Rinsho Shinkeigaku (Clinical Neurology)

Case Report

A case of encephalitis with hyperfamiliarity for faces

Natsuki Miyakoshi, M.D.1), Mitsuaki Bando, M.D.1), Toshio Shimizu, M.D.1), Akihiro Kawata, M.D.1), Shiro Matsubara, M.D.1) and Imaharu Nakano, M.D.1)

1)Department of Neurology, Tokyo Metropolitan Neurological Hospital

A 21-year-old right-handed woman was admitted to our hospital with fever, headache, and seizures. On admission, she showed anterograde and retrograde amnesia. These features, together with mild pleocytosis in the cerebrospinal fluid, led to the diagnosis of encephalitis. Brain MRI was normal. EEG revealed small spike waves in the left temporal lobe. There were no recurrent convulsions. Five days later, she stated she had hyperfamiliarity for faces of people she had never met before. She reported that many people appeared familiar regardless of age, sex, and profession; however, feelings of likes and dislikes did not accompany these symptoms. This symptom lasted for 20 days. Her ability to recognize known faces was normal, and prosopagnosia was not present. Neuropsychological tests indicated that her verbal memory was impaired. The retrograde amnesia remained until discharge. Considering the psychological findings attributable to left temporal lobe dysfunction, as well as previous reports on similar cases, our case suggests a possible relationship between lesions of the left temporal lobe and hyperfamiliarity for faces.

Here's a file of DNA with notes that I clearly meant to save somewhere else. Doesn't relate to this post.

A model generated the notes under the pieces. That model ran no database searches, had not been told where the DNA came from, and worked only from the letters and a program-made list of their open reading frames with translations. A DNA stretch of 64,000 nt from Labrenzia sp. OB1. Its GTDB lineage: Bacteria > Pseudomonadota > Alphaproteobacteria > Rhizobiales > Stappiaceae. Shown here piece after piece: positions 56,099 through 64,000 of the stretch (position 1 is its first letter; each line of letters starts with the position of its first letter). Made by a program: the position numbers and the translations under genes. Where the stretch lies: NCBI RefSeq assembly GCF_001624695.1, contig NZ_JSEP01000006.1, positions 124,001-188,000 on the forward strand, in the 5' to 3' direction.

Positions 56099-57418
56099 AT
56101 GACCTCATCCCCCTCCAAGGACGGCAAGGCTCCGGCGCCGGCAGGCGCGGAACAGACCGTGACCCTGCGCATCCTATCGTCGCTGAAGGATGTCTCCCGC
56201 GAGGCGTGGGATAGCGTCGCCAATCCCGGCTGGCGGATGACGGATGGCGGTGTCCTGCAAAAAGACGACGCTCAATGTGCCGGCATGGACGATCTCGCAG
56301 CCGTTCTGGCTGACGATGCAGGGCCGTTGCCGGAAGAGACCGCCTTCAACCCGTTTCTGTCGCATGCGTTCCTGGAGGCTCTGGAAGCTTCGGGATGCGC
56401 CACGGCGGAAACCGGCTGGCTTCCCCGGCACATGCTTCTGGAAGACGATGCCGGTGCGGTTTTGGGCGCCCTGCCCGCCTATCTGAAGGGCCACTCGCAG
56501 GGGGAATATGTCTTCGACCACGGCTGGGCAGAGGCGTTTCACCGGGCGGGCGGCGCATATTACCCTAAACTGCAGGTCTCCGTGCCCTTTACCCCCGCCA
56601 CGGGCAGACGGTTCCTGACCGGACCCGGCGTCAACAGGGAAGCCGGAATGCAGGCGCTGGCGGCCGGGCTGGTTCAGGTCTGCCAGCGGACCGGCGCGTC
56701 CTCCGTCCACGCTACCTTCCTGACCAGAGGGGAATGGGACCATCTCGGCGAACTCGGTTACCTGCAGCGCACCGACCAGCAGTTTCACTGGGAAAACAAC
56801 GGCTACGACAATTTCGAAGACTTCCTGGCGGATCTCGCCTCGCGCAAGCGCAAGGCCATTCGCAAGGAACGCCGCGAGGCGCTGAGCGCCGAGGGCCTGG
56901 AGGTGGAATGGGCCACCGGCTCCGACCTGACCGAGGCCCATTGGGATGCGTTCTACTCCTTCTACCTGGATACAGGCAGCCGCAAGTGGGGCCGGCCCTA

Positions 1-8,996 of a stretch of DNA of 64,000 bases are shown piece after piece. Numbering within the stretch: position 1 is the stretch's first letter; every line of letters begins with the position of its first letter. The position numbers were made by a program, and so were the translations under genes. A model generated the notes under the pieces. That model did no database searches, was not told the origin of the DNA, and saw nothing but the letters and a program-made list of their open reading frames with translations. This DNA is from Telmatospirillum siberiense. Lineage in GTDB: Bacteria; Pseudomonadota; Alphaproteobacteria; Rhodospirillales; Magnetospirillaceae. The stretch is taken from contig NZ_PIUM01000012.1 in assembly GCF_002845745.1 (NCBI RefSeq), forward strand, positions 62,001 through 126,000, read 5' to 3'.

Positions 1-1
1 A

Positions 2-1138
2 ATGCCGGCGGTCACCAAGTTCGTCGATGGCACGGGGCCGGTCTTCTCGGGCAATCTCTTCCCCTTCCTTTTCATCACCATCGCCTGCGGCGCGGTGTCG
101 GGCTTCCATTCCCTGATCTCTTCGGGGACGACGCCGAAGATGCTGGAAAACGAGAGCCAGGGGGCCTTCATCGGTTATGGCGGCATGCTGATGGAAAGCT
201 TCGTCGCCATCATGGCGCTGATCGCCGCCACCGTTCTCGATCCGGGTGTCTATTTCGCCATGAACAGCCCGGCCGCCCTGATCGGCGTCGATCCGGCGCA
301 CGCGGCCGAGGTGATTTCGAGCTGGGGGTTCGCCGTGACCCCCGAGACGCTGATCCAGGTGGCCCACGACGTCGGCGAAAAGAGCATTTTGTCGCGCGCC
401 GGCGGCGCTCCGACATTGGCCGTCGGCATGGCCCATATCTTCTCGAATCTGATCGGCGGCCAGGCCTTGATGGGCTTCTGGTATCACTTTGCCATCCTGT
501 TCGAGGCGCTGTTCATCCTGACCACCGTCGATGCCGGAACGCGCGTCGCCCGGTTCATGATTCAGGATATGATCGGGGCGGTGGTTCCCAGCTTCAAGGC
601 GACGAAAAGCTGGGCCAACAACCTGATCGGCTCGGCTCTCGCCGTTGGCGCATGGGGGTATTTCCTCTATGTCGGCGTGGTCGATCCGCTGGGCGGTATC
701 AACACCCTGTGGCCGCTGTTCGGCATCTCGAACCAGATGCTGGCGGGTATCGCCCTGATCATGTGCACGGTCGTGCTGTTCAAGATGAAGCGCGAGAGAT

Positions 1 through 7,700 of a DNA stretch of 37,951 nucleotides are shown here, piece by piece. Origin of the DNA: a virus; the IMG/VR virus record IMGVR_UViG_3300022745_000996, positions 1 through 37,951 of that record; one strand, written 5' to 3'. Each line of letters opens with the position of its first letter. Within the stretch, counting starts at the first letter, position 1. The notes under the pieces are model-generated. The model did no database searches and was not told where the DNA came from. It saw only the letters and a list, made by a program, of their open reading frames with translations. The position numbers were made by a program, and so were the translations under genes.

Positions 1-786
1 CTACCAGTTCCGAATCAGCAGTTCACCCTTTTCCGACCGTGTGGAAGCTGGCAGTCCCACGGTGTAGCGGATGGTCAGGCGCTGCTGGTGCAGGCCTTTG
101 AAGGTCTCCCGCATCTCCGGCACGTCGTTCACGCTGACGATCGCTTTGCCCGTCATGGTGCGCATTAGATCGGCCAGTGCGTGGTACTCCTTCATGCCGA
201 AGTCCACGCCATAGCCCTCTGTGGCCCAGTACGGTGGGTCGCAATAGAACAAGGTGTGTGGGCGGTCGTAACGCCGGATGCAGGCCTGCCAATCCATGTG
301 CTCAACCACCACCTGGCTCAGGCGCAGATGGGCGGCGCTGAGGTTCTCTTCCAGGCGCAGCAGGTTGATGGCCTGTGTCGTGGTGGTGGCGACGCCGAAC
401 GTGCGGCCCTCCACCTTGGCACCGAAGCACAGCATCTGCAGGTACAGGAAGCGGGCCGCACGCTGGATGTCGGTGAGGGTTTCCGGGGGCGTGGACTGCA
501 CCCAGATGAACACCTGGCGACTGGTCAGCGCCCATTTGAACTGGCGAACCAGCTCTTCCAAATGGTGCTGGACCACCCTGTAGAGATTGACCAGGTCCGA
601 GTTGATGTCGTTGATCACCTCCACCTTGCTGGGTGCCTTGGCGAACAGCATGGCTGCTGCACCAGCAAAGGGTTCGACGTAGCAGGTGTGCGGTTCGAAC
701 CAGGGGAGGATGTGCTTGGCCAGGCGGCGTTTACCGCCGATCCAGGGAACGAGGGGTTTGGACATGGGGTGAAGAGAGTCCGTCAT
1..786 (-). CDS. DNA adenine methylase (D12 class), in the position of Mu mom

Full Text of this Article in Japanese PDF (763K)

(CLINICA NEUROL, 55: 459|464, 2015)
key words: encephalitis, déjà vu, hyperfamiliarity for faces

(Received: 28-May-14)